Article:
Strike Suit Zero Preview (PC)

As the very first display when you walked through the door at Rezzed, Born Ready Games' Strike Suit Zero could not have been better placed for either developer or organiser. Indeed, the beautifully colourful space combat simulator set an extremely upbeat tone of quality for many attendees that swarmed straight to the monitors, most of whom came away with nothing but praise for the Colony Wars style mechanics.

Perhaps taking its queue from those console-oriented titles, it’s apparent that Born Ready Games is looking to cater for as many control schemes as possible, with the traditional keyboard and mouse ably supported by PCs that had either Xbox controllers or flight sticks attached. After waiting our turn we were shepherded towards the stick and assured by our enthusiastic guide that it was “the best way to play”, and after sampling the other controller types later on in the day, I’d have to agree. You can play Strike Suit Zero with almost anything, but nothing offered up quite the same immersion as that first time.

Shortly before you're "transformed"

And if you do follow that path (fortunately for those of us lapsed on the flight genre) there’s no need to be intimidated by the hardware either. Strike Suit Zero eases you into proceedings by taking you through a basic flight school set alongside your own massive armada, allowing you to tease out the extremities of the stick, learn how to control thrust, pitch, yaw and roll, and also how to lead a few basic targets and destroy them with your onboard cannon. Despite the complexities of the stick and re-learning the motions, by the end of those steps you feel pretty much ready for anything.

Or so you’d think. As the demo gradually ramped up in difficulty, it became apparent that Strike Suit Zero will offer up a decent level of challenge for those that want it. Enemy attack ships rarely follow a set path and will frequently spiral and turn sharply, attempting to lose you to the best of their abilities. It makes targeting somewhat of an art. Careful use of the throttle to tighten your turning radius and always aiming ahead of your opponent will get you so far, but it’s obvious that there’s a lot to learn here. With only a promised three hours of campaign gameplay but multiple paths for replay opportunity, suffice to say that there’ll probably be ample opportunity to hone those skills.

As we moved further into increasingly difficult waves of attack, it became apparent that there was a rather significant element that could turn the tide of battle in our favour. Every enemy kill fills up a chunk of a mysterious red power meter, and when it’s full, you unlock the quite amazing ability to turn your spacecraft into a giant mecha robot (designed by Anime heavyweight Junji Okubo). After witnessing your craft disassembling itself into a floating pillar of death, time slows to a dilated crawl, your canon becomes ridiculously powerful, and you’re able to spit out hot plasma justice faster than your enemies can breath.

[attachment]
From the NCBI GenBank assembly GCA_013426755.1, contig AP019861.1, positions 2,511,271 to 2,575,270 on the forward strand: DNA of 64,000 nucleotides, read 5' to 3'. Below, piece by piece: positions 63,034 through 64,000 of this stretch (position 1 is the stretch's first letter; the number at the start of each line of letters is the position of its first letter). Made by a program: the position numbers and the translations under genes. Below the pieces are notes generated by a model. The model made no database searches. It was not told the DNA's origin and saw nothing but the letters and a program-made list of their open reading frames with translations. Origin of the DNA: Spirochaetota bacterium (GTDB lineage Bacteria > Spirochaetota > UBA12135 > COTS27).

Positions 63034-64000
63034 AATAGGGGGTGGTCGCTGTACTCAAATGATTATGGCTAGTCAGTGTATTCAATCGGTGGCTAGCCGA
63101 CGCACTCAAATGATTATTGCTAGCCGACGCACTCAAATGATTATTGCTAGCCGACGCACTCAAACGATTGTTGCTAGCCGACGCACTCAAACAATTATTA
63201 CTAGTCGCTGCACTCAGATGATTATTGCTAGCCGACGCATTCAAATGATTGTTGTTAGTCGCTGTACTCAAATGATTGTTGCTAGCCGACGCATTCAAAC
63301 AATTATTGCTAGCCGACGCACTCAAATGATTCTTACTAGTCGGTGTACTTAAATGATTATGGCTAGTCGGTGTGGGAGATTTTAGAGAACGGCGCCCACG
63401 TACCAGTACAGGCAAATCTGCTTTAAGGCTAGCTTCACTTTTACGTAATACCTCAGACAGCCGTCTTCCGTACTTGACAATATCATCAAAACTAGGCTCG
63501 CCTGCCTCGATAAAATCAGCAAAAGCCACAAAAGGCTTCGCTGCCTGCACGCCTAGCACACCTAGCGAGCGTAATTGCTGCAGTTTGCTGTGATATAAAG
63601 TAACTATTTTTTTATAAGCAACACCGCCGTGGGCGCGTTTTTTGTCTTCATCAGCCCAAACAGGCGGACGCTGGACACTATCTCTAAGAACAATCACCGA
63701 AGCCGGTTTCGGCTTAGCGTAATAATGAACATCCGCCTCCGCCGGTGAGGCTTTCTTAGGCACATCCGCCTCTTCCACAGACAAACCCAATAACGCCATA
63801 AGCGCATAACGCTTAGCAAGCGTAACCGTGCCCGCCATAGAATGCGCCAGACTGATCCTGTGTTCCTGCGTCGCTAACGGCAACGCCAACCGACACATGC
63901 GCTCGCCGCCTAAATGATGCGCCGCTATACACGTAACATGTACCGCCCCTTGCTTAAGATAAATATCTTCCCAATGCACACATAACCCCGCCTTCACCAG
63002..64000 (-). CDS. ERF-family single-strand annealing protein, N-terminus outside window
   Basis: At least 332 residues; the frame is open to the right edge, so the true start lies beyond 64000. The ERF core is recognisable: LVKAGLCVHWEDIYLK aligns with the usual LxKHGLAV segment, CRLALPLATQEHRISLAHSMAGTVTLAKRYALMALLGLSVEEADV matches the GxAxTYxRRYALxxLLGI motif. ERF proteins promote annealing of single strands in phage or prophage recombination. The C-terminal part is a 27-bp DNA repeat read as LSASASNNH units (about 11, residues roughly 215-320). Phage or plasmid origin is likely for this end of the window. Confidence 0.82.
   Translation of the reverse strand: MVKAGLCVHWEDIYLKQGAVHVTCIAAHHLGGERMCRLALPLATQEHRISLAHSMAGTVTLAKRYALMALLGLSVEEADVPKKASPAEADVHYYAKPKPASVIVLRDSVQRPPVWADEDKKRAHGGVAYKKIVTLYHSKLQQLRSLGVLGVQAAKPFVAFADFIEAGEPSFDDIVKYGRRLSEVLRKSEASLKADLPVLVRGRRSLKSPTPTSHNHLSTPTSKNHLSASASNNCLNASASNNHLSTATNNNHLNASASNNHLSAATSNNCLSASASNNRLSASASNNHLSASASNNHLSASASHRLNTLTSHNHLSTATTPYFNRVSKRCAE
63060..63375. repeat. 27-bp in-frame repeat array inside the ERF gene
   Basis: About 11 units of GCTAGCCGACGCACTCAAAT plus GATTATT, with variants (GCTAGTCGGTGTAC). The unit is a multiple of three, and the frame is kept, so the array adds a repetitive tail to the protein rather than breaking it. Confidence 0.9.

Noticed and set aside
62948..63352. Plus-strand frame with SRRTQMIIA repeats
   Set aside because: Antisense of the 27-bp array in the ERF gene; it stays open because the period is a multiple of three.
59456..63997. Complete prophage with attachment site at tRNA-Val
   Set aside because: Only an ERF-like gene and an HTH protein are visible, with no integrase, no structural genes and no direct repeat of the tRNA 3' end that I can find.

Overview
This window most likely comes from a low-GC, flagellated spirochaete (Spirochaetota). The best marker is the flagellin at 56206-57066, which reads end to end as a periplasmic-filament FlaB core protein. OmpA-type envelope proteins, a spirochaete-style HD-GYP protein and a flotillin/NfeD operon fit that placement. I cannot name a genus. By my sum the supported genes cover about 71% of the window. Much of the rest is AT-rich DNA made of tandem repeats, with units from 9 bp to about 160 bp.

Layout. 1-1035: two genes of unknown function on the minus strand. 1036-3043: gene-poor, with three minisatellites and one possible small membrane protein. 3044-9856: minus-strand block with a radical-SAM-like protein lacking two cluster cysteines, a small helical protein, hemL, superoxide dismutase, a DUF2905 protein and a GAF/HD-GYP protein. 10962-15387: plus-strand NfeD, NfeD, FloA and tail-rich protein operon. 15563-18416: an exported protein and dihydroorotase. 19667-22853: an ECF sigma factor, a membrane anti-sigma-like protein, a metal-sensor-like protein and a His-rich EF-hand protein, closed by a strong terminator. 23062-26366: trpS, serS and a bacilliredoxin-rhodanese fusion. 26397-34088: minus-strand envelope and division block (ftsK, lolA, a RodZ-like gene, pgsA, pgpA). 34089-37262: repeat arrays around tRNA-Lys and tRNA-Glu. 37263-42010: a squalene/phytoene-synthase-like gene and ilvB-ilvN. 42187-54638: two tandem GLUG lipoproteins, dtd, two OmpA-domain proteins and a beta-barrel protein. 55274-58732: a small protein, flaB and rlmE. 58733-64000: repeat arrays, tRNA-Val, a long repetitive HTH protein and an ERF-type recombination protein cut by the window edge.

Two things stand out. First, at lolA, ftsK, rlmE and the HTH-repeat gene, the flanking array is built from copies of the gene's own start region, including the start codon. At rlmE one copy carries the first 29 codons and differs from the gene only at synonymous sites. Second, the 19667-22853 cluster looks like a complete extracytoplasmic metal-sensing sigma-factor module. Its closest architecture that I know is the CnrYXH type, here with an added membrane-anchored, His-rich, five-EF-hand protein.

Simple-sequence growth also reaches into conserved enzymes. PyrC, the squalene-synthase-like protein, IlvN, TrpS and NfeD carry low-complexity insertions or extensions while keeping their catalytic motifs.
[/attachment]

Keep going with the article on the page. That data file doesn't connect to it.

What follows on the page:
Another day in the core

It’s a wonderful mechanic from both an aesthetic and gameplay perspective, and it’s lucky that we’re introduced to it right before a number of epic cruise ships loom into view, complete with their own squadrons of minion fighters filling the air like oh-so-many annoying gnats. Repeated attack runs and barrages of firepower aimed at weak points manage to eventually take one of those behemoths down, but just as we’re making the transformation back into our more lithe and nimble aircraft state, a suicidal attack ship ends the demo for good.

As one of the first things I got to play at the show this year Strike Suit Zero stuck in my memory throughout. It’s fantastic to look at, plays intuitively and looks set to offer up a decent learning curve in exchange for piloting what amounts to a cross between an X-Wing and Starscream. Although details of pricing, campaign longevity and other modes are still a little sketchy, even if Born Ready Games ends up putting out a game that’s only three hours long, if they hold to this quality, it’ll be totally worth it.

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